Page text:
A 15th century Dutch song began with the nonsense phrase “Yankee dudel doodle down.”
The song spread to England, where it was first sung to children during the Elizabethan era and then (with new words) to taunt Oliver Cromwell and his Protestant forces.
The Brits continued the tradition of singing it as things got tense in their North American colonies.
A British army surgeon stationed in Albany, New York, is credited with rewriting the song during the 1750s to make fun of the simpleminded American bumpkins around him.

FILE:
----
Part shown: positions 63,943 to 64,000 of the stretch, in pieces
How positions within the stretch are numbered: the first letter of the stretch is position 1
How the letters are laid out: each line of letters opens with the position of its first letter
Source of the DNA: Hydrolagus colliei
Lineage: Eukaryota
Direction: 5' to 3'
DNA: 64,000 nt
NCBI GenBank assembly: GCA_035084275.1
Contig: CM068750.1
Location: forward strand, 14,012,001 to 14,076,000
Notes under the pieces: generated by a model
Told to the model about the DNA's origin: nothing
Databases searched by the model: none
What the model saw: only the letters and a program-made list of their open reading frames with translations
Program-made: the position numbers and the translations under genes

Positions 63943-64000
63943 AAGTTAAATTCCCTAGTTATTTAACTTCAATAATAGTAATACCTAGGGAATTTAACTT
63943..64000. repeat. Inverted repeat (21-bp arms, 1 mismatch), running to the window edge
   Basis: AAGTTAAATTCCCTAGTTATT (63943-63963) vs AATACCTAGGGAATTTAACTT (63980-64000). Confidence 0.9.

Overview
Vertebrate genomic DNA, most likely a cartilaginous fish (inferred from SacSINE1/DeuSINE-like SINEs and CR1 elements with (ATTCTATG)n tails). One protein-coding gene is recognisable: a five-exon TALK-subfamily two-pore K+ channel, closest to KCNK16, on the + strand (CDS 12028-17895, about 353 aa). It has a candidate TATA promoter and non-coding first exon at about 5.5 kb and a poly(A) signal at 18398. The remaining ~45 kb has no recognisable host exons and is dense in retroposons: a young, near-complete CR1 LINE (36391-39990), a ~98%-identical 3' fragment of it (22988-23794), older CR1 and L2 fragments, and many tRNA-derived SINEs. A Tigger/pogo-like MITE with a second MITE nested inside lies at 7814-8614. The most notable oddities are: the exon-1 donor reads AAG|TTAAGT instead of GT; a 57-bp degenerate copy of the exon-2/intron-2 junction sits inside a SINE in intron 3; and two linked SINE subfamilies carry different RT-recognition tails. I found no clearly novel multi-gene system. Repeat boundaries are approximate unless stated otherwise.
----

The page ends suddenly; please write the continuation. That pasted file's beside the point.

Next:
They were apparently doltish enough to adopt the song as their own and especially liked to sing it while pursuing retreating Redcoats.
“I hope I shall never hear that tune again!” British General Thomas Gage was quoted as saying.
Eventually the song was adopted as a patriotic American air, and the term Yankee-Doodle has come to mean “inhabitant of the United States”, though the song still doesn’t make much sense.